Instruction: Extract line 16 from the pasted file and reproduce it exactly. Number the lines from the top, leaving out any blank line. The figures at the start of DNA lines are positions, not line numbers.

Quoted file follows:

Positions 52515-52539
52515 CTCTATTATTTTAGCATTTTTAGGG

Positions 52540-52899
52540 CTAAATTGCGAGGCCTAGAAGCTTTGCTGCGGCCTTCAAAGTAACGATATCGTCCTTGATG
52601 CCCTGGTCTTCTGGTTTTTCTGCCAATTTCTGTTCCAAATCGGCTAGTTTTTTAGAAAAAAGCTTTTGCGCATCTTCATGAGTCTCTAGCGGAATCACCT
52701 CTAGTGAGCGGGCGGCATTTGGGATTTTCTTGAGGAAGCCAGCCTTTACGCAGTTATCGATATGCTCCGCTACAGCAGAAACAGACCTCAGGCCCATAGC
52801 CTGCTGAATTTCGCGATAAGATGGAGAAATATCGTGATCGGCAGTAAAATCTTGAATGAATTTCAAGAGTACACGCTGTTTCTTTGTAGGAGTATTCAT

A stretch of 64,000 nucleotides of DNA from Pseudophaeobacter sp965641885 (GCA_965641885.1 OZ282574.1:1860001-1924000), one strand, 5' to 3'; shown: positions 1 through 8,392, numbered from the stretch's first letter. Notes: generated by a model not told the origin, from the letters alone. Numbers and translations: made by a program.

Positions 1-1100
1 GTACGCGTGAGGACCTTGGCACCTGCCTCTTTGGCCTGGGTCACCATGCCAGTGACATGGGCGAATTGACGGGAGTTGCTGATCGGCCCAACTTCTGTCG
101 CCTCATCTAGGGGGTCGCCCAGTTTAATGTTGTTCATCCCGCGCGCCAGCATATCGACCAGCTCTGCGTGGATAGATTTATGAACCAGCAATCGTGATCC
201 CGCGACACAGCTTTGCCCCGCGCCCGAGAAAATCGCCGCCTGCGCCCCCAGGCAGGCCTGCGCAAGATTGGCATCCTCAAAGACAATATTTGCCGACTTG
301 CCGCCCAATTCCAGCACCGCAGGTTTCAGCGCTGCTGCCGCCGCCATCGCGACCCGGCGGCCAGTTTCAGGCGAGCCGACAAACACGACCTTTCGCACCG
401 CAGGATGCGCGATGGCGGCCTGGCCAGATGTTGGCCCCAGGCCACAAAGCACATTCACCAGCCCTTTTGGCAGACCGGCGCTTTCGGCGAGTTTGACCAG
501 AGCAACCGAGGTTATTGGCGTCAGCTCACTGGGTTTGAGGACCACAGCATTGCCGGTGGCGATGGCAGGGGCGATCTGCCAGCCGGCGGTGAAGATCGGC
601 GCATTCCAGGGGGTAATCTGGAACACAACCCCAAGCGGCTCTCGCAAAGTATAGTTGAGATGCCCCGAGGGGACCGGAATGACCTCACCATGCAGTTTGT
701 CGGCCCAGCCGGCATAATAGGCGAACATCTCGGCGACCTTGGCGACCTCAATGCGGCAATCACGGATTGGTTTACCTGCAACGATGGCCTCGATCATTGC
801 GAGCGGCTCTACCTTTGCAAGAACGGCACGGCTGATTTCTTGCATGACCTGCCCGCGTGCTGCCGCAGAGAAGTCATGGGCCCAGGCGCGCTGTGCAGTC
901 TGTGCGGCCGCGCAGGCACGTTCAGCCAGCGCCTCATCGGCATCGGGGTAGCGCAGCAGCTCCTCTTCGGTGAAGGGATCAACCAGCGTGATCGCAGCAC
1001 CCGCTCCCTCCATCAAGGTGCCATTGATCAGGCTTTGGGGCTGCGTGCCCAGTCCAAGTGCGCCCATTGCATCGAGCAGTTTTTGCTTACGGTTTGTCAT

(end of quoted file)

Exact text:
601 GCATTCCAGGGGGTAATCTGGAACACAACCCCAAGCGGCTCTCGCAAAGTATAGTTGAGATGCCCCGAGGGGACCGGAATGACCTCACCATGCAGTTTGT